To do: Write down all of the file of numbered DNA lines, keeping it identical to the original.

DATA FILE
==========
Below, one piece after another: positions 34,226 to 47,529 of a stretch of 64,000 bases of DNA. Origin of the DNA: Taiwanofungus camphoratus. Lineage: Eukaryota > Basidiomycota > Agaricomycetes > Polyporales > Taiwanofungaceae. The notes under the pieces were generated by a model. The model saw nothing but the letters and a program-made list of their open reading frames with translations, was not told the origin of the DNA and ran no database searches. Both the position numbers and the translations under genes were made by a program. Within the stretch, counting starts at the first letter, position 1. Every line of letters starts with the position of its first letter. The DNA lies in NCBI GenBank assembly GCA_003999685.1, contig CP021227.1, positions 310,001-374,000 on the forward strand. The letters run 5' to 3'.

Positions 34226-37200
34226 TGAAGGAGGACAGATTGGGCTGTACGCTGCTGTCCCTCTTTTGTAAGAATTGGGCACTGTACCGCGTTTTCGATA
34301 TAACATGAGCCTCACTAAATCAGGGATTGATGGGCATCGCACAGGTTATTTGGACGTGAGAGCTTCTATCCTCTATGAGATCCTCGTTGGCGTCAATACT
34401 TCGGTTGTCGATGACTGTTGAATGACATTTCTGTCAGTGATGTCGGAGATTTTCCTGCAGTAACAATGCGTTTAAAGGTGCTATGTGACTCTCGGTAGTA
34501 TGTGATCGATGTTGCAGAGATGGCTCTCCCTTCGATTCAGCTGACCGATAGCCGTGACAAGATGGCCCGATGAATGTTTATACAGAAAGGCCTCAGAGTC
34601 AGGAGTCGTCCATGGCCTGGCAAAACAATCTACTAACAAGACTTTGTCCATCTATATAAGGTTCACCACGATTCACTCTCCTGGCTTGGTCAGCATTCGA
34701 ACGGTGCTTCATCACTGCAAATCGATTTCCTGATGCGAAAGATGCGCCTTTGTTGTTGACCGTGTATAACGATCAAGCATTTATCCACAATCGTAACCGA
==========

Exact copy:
Below, one piece after another: positions 34,226 to 47,529 of a stretch of 64,000 bases of DNA. Origin of the DNA: Taiwanofungus camphoratus. Lineage: Eukaryota > Basidiomycota > Agaricomycetes > Polyporales > Taiwanofungaceae. The notes under the pieces were generated by a model. The model saw nothing but the letters and a program-made list of their open reading frames with translations, was not told the origin of the DNA and ran no database searches. Both the position numbers and the translations under genes were made by a program. Within the stretch, counting starts at the first letter, position 1. Every line of letters starts with the position of its first letter. The DNA lies in NCBI GenBank assembly GCA_003999685.1, contig CP021227.1, positions 310,001-374,000 on the forward strand. The letters run 5' to 3'.

Positions 34226-37200
34226 TGAAGGAGGACAGATTGGGCTGTACGCTGCTGTCCCTCTTTTGTAAGAATTGGGCACTGTACCGCGTTTTCGATA
34301 TAACATGAGCCTCACTAAATCAGGGATTGATGGGCATCGCACAGGTTATTTGGACGTGAGAGCTTCTATCCTCTATGAGATCCTCGTTGGCGTCAATACT
34401 TCGGTTGTCGATGACTGTTGAATGACATTTCTGTCAGTGATGTCGGAGATTTTCCTGCAGTAACAATGCGTTTAAAGGTGCTATGTGACTCTCGGTAGTA
34501 TGTGATCGATGTTGCAGAGATGGCTCTCCCTTCGATTCAGCTGACCGATAGCCGTGACAAGATGGCCCGATGAATGTTTATACAGAAAGGCCTCAGAGTC
34601 AGGAGTCGTCCATGGCCTGGCAAAACAATCTACTAACAAGACTTTGTCCATCTATATAAGGTTCACCACGATTCACTCTCCTGGCTTGGTCAGCATTCGA
34701 ACGGTGCTTCATCACTGCAAATCGATTTCCTGATGCGAAAGATGCGCCTTTGTTGTTGACCGTGTATAACGATCAAGCATTTATCCACAATCGTAACCGA